Among Ncat’s vast number of features there is the ability to chain Ncats together, redirect both TCP and UDP ports to other sites, SSL support, and proxy connections via SOCKS4 or HTTP (CONNECT method) proxies (with optional proxy authentication as well). Some general principles apply to most applications and thus give you the capability of instantly adding networking support to software that would normally never support it.

Ncat is integrated with Nmap in the latest SVN revision and is also available in Nmap version 4.85BETA1 and later (see the Nmap download page).

The Ncat Users' Guide contains full documentation including many tips, tricks, and practical real-life examples! There is also an Ncat man page for a quick usage summary.

AIX 5L Open Source Packages Main - netcat

Netcat is a simple Unix utility that reads and writes data across network connections, using TCP or UDP protocols. It is designed to be a reliable "back-end" tool that can be used directly or easily driven by other programs and scripts. At the same time, it is a feature-rich network debugging and exploration tool, since it can create almost any kind of connection you may need and has several interesting built-in capabilities.

You can find the documentation in /opt/freeware/share/doc/packages/netcat/README.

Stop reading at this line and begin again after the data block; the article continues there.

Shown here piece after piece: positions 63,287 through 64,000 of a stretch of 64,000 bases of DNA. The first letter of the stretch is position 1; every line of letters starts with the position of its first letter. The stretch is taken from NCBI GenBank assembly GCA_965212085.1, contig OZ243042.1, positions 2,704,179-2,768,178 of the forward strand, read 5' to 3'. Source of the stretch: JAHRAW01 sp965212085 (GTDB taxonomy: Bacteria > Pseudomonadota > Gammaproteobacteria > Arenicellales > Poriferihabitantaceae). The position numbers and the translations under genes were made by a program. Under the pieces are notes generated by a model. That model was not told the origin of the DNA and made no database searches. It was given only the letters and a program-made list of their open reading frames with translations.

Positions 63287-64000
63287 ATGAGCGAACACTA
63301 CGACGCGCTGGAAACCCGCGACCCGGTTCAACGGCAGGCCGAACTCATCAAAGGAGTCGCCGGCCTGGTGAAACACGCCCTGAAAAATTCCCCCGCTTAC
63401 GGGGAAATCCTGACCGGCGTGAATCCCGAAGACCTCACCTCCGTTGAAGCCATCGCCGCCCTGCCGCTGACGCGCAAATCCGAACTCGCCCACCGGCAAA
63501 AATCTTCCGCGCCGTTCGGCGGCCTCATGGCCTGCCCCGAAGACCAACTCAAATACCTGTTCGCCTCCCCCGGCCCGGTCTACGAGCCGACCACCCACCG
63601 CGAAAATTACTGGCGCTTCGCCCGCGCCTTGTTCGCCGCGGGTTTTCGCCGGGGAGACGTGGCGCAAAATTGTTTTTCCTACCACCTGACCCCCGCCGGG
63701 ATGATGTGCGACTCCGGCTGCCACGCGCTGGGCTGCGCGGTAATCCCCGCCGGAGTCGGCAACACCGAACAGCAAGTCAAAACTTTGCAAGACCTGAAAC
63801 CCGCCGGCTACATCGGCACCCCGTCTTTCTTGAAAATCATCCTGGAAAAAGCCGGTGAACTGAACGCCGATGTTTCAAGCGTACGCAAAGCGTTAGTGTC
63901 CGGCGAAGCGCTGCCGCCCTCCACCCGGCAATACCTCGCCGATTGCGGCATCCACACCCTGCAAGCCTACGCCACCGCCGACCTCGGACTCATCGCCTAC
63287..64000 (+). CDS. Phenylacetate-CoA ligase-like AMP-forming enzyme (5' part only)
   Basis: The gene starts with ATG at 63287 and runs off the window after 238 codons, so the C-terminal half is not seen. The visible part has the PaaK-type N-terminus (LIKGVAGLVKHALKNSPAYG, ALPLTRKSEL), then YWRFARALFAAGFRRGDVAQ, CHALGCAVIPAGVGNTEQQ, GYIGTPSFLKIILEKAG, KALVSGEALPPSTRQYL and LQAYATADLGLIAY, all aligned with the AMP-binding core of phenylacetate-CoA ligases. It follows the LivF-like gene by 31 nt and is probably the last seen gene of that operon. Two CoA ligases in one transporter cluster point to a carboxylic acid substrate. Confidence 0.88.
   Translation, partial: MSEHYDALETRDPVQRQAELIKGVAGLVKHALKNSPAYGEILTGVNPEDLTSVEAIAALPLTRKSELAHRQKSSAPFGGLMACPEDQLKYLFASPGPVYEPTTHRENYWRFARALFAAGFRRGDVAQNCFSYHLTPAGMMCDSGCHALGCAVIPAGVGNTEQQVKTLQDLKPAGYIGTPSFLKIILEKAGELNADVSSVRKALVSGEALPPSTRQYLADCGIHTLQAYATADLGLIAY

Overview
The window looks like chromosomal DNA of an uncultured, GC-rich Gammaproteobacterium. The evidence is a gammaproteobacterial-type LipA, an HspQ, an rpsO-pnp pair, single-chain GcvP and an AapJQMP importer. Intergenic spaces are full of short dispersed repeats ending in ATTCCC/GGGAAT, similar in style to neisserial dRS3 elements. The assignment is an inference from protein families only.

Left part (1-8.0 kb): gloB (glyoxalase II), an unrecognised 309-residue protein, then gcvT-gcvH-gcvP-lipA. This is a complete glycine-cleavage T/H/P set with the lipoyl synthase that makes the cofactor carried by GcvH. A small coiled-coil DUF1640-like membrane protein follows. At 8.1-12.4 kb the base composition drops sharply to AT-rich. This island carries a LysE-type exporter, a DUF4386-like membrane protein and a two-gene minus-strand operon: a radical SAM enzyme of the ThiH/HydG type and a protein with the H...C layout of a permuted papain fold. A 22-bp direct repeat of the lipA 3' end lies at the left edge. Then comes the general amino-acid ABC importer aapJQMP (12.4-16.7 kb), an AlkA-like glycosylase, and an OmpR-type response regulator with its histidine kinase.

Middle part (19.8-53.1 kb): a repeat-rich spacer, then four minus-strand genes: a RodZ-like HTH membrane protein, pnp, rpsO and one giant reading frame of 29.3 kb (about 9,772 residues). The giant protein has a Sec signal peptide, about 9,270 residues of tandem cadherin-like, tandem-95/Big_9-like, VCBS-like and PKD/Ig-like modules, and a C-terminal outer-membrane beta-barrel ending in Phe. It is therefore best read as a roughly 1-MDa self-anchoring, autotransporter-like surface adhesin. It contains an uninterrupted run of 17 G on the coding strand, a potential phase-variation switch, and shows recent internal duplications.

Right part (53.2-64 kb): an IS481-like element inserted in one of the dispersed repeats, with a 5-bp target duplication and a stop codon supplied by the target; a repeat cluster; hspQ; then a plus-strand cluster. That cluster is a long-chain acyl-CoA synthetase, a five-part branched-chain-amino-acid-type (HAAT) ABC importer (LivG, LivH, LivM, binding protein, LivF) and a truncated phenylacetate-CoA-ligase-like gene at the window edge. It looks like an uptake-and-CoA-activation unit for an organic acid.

Homepage:  http://www.vulnwatch.org/netcat/

Current version:  v1.10

RPMs: 

Source RPM: 

[May 12, 2010] Netcat – a couple of useful examples

The simplest example of its usage is to create a server-client chat system. Although this is a very primitive way to chat, it shows how netcat works. In the following examples it is assumed that the machine that creates the listening socket (server) has the 192.168.0.1 IP address. So, create the chat server on this machine and set it to listen to 3333 TCP port:

$ nc -l 3333

On the other end, connect to the server with the following:

$ nc 192.168.0.1 3333

In this case, the keyboard acts as the stdin. Anything you type in the server machine’s terminal is transfered to the client machine and vice-versa.

Transfering Files

In the very same way it can be used to transfer files between two computers. You can create a server that serves the file with the following:

$ cat backup.iso | nc -l 3333

Receive backup.iso on the client machine with the following:

$ nc 192.168.0.1 3333 > backup.iso

As you may have noticed, netcat does not show any info about the progress of the data transfer. This is inconvenient when dealing with large files. In such cases, a pipe-monitoring utility like pv can be used to show a progress indicator. For example, the following shows the total amount of data that has been transfered in real-time on the server side:

$ cat backup.iso | pv -b | nc -l 3333